By Don’t Drill Lowcountry for Island Eye News
Our extraordinary coastline is in peril. Don’t Drill Lowcountry is a grassroots movement, led by Sullivan’s Island residents who are working to protect South Carolina’s pristine shore from seismic testing and offshore oil drilling. As the anti drilling movement has surged across the Southeast region, Don’t Drill Lowcountry has joined forces with other citizen groups to form a coalition across South Carolina, Georgia, North Carolina and Virginia. Don’t Drill Lowcountry’s aim is to inform and empower citizens of South Carolina to ask our elected officials to stop offshore drilling in the Atlantic.
Don’t Drill Lowcountry will hold a Public Rally and Launch on September 15 with the Keynote addresses by Congressman Mark Sanford and Senator Chip Campsen. Hamilton Davis, Energy Program Director for the Coastal Conservation League, will also speak.
The event is open to the public and begins at 6:30 p.m. with speakers at 7 p.m.. Drinks provided by Palmetto Brewing. The event will be held at the Charleston Harbor Resort Yacht Club, 32 Patriots Point Road, Mt. Pleasant.
Don’t Drill Lowcountry began as a small group of ordinary citizens with a deep love of our extraordinary coast. In no time, the group formed alliances with similar groups across the state and up and down the South Atlantic coast, with a common mission to educate and advocate residents of South Carolina about the devastating impact that offshore drilling poses for our pristine coastline, vibrant tourism industry, spectacular beaches and scenic coastal towns.
Famous street artist Shepard Fairey has thrown his support behind Don’t Drill Lowcountry by offering his Paradise Turns graphic to the cause.
Dick Wildermann, a Seabrook Island resident who worked for over 25 years for the U.S. Department of the Interior’s Offshore Oil and Gas Program, supports the group’s focus on educating the public about the risks posed by offshore drilling.
“The intrinsic value of our natural resources far exceeds any perceived benefits of offshore oil development. Big oil may seem to be an economic opportunity, but it has less appeal when you look under the hood. The activities, infrastructure, and inevitable pollution associated with offshore oil would forever transform the Lowcountry way of life,” said Wildermann.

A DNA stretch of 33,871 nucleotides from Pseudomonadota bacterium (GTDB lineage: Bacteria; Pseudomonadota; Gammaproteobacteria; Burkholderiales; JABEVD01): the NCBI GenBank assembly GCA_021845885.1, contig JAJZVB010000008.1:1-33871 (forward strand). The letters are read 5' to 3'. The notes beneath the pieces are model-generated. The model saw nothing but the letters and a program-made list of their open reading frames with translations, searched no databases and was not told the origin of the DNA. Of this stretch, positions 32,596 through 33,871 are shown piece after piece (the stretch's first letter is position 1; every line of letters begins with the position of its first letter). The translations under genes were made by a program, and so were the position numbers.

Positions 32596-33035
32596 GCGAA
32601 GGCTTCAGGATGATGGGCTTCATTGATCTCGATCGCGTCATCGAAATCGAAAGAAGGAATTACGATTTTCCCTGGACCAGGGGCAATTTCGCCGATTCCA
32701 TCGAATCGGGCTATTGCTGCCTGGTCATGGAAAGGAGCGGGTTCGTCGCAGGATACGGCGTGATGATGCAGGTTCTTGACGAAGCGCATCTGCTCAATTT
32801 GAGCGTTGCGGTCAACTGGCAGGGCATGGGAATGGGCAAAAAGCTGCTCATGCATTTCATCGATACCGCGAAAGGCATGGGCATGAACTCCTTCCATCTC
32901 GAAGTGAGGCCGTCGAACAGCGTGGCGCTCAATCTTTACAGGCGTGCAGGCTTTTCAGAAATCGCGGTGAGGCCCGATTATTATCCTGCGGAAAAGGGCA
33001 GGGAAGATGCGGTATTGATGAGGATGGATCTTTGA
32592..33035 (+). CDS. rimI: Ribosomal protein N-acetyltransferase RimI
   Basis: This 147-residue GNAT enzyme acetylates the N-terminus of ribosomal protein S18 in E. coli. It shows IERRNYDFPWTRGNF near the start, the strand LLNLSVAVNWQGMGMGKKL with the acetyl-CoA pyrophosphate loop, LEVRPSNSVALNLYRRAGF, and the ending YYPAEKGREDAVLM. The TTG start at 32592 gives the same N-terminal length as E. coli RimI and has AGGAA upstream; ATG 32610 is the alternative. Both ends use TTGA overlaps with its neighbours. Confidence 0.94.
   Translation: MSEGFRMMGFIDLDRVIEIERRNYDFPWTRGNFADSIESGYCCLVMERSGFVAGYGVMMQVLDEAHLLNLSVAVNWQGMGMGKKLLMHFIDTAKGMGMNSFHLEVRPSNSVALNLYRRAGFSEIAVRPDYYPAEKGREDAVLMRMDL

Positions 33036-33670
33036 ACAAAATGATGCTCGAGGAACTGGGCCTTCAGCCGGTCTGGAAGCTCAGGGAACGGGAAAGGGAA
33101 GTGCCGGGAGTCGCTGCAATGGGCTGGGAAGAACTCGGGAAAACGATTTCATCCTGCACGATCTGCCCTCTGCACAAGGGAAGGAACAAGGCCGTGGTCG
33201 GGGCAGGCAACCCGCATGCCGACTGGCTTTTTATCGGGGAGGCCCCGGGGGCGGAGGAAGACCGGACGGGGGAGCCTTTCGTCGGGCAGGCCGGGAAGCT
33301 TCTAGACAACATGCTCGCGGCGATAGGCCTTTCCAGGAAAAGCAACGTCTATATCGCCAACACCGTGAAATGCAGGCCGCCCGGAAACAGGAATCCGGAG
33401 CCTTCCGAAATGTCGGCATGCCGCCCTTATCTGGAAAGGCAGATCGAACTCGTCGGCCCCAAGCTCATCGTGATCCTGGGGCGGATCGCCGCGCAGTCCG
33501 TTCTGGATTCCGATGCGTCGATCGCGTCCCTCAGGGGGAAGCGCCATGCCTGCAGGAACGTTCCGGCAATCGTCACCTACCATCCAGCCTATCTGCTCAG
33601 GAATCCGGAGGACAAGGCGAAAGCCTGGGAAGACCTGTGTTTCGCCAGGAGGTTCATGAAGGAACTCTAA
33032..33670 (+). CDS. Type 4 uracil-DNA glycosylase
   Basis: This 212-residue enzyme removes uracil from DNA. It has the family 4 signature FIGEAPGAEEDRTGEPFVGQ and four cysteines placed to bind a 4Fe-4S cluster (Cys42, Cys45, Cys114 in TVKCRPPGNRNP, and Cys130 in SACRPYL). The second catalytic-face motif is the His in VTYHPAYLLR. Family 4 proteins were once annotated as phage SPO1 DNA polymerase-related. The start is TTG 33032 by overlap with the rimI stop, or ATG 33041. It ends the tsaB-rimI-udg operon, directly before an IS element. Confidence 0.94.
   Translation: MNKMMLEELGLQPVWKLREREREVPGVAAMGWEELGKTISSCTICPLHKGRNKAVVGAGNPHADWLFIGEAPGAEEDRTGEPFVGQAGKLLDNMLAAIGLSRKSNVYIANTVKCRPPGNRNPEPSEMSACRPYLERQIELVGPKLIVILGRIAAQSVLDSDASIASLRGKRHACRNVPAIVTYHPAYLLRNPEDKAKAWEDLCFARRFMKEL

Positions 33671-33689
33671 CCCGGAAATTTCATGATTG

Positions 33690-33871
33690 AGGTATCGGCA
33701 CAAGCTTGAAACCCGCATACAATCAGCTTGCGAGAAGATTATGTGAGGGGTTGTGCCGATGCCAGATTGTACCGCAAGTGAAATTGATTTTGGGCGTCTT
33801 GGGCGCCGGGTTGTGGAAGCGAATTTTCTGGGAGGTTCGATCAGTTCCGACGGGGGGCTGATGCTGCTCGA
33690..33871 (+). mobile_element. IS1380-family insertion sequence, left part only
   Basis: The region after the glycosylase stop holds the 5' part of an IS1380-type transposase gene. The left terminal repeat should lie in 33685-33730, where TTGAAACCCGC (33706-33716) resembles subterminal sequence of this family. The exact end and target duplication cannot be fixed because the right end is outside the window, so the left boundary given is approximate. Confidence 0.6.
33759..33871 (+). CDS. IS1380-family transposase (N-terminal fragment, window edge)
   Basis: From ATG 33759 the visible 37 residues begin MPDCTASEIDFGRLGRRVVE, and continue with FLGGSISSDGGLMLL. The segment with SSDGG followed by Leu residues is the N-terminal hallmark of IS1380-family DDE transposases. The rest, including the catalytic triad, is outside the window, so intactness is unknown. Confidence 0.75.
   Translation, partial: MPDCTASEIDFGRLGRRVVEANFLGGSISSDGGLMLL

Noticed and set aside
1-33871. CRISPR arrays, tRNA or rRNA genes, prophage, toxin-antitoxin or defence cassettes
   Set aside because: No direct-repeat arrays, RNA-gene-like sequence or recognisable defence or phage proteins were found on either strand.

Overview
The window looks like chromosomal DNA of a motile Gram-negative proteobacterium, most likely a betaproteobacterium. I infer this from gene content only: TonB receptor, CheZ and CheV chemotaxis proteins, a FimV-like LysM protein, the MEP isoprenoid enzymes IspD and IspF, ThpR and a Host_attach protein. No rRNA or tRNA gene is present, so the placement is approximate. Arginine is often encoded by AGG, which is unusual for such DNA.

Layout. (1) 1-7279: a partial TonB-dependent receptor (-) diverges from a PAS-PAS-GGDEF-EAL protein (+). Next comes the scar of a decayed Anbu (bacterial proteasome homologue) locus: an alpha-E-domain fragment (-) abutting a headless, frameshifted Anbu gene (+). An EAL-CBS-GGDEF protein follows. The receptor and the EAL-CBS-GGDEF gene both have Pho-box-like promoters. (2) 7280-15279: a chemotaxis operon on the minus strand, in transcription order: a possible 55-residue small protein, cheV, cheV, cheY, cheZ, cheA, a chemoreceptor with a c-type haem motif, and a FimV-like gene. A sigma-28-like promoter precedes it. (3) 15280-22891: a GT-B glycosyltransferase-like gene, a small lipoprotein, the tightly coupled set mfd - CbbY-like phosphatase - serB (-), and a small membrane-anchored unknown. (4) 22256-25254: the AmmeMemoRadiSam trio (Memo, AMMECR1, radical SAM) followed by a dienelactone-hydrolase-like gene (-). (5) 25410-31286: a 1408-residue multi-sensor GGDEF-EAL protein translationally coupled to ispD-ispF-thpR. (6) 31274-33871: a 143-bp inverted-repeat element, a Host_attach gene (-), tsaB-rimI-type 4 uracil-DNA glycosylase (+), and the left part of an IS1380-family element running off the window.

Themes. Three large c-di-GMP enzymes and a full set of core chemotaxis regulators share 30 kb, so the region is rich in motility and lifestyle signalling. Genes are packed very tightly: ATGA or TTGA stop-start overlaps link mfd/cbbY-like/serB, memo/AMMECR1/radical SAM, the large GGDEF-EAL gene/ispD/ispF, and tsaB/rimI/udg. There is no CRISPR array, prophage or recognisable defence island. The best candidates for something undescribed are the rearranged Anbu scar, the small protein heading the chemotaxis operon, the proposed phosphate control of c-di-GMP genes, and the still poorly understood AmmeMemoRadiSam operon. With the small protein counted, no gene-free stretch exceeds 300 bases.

The South Carolina coast has almost universally come out in opposition to offshore drilling. Twenty one local jurisdiction in South Carolina have passed resolutions opposing offshore drilling including the Isle of Palms, Sullivan’s Island, the City of Charleston, Charleston County, Folly Beach, McClellanville, Mt. Pleasant, Kiawah, Seabrook, Hilton Head, Beaufort, Edisto Beach, Myrtle Beach, Georgetown and Atlantic Beach. Columbia has also joined in the opposition.
Congressman Sanford and Senator Campsen are standing up in support of their constituents to oppose offshore drilling: “In the case of South Carolina, weighing the balance between large blocks of untouched coastal estuarine areas, and in other parts, an established tourism industry, against the potential benefits of drilling is not something that Washington officials are best positioned to do. In my view, it makes little sense to even conduct tests when the states and regions affected will have no say in the process of determining – especially when factoring potential impacts on the environment, tourism, along with other risks inherent in the process,” Sanford said.
“I have observed firsthand the land-based infrastructure necessary to support offshore drilling. It is not a pretty sight. It is extensive, dirty and highly industrial. There simply is no place on South Carolina’s coast appropriate for this kind of industrialization,” Campsen said.
Learn more about Don’t Drill Lowcountry at www.dontdrillsc-lowcountry.org.